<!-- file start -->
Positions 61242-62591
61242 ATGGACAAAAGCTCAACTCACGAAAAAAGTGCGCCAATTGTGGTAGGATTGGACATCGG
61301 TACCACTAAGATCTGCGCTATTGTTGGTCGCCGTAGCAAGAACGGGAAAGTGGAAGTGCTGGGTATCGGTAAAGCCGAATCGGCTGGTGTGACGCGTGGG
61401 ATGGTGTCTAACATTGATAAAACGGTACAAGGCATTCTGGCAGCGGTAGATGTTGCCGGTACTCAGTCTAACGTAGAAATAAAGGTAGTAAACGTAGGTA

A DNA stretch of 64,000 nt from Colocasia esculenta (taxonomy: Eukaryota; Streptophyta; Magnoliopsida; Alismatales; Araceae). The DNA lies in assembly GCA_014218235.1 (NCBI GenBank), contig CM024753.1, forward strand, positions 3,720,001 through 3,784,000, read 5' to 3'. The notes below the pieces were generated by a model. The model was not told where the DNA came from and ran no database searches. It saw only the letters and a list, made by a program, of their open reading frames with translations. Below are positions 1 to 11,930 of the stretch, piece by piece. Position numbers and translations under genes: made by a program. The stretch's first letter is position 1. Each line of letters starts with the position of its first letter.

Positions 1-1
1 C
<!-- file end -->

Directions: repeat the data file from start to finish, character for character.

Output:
Positions 61242-62591
61242 ATGGACAAAAGCTCAACTCACGAAAAAAGTGCGCCAATTGTGGTAGGATTGGACATCGG
61301 TACCACTAAGATCTGCGCTATTGTTGGTCGCCGTAGCAAGAACGGGAAAGTGGAAGTGCTGGGTATCGGTAAAGCCGAATCGGCTGGTGTGACGCGTGGG
61401 ATGGTGTCTAACATTGATAAAACGGTACAAGGCATTCTGGCAGCGGTAGATGTTGCCGGTACTCAGTCTAACGTAGAAATAAAGGTAGTAAACGTAGGTA

A DNA stretch of 64,000 nt from Colocasia esculenta (taxonomy: Eukaryota; Streptophyta; Magnoliopsida; Alismatales; Araceae). The DNA lies in assembly GCA_014218235.1 (NCBI GenBank), contig CM024753.1, forward strand, positions 3,720,001 through 3,784,000, read 5' to 3'. The notes below the pieces were generated by a model. The model was not told where the DNA came from and ran no database searches. It saw only the letters and a list, made by a program, of their open reading frames with translations. Below are positions 1 to 11,930 of the stretch, piece by piece. Position numbers and translations under genes: made by a program. The stretch's first letter is position 1. Each line of letters starts with the position of its first letter.

Positions 1-1
1 C